April 2011
Volume 52, Issue 14
ARVO Annual Meeting Abstract  |   April 2011
Relationship Between Intraocular Pressure and Rate of Visual Field Progression in Glaucoma
Author Affiliations & Notes
  • Harsha L. Rao
    Glaucoma, L V Prasad Eye Institute, Hyderabad, India
  • Addepalli U. Kumar
    Glaucoma, L V Prasad Eye Institute, Hyderabad, India
  • Jonnadula G. Babu
    Glaucoma, L V Prasad Eye Institute, Hyderabad, India
  • Sirisha Senthil
    Glaucoma, L V Prasad Eye Institute, Hyderabad, India
  • Chandra S. Garudadri
    Glaucoma, LV Prasad Eye Institute, Hyderabad, India
  • Footnotes
    Commercial Relationships  Harsha L. Rao, None; Addepalli U. Kumar, None; Jonnadula G. Babu, None; Sirisha Senthil, None; Chandra S. Garudadri, Alcon (C), Allergan (C), Merck (C), Optovue (F)
  • Footnotes
    Support  None
Investigative Ophthalmology & Visual Science April 2011, Vol.52, 5487. doi:
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      Harsha L. Rao, Addepalli U. Kumar, Jonnadula G. Babu, Sirisha Senthil, Chandra S. Garudadri; Relationship Between Intraocular Pressure and Rate of Visual Field Progression in Glaucoma. Invest. Ophthalmol. Vis. Sci. 2011;52(14):5487.

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      © ARVO (1962-2015); The Authors (2016-present)

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Purpose: : To evaluate the relationship between intraocular pressure (IOP) and rate of visual field (VF) progression in glaucoma.

Methods: : In a clinic-based, retrospective study, we analyzed the data of 484 eyes of 290 consecutive primary glaucoma patients who had > 5 VFs between 1989 and 2008. IOP measurements during the VF examination visits of all these patients were recorded. IOP parameters analyzed were the mean IOP, IOP fluctuation (standard deviation of all IOP measurements) and the maximum IOP during the follow-up period. Guided Progression Analysis software which provides the rate of progression (ROP) of Visual Field Index per year was used to assess the rate of visual field progression. Relationship between IOP parameters and ROP was analyzed in multivariate regression models which also included other risk factors known to be associated with progression namely age, sex, follow-up duration, presence of systemic hypertension and diabetes, type of primary glaucoma and severity of visual field loss at presentation.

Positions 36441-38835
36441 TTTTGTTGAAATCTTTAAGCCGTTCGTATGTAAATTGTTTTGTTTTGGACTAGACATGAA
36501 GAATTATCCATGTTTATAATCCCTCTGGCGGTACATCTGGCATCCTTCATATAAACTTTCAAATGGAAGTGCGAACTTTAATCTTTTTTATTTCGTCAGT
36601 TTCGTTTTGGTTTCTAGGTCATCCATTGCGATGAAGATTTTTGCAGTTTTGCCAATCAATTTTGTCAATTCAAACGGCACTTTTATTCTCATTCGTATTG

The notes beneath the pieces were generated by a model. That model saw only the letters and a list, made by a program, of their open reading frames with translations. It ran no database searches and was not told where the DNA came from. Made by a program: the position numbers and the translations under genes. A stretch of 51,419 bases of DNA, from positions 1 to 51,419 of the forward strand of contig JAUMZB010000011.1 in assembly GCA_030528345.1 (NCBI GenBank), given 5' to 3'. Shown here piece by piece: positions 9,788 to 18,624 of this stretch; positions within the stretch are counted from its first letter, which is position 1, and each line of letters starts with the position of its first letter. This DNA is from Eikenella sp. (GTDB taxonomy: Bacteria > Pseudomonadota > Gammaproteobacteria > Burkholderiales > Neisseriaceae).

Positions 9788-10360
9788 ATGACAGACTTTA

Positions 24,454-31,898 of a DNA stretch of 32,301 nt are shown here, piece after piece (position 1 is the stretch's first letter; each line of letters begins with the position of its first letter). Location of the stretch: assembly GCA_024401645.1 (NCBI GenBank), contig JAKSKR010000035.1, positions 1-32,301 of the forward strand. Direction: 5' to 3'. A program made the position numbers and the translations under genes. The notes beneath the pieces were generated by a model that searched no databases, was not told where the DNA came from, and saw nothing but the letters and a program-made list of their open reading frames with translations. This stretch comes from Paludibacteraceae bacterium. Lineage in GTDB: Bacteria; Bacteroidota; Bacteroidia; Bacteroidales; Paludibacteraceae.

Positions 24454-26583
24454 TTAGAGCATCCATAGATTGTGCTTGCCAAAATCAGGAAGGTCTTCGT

Results: : The median duration of follow-up was 6.8 years. The median ROP in this cohort was -0.3% per year (25th and 75th quartile being -1.4 and 0.1 respectively). The only IOP parameter associated significantly with ROP was IOP fluctuation. ROP worsened by 0.3% per year for every 1 mm Hg fluctuation of IOP (p=0.03). Mean IOP (β=-0.04, p=0.65) as well as the maximum IOP (β=0.01, p=0.84) during follow-up were not related to ROP. ROP also worsened by 0.27% per year for every decade increase in age (p=0.006). ROP was not significantly related to any other predictors. Results were the same when eyes which underwent trabeculectomy during the follow-up (89 eyes) were excluded. IOP fluctuation was also the only IOP parameter significantly associated with ROP in low (β=-0.78, p=0.01) and high mean IOP (β=-0.40, p=0.05) tertiles.

Conclusions: : Long term IOP fluctuation was significantly associated with the rate of VF progression in glaucoma. Mean and maximum IOP during follow-up were not associated with ROP in our study.

Keywords: intraocular pressure • visual fields 

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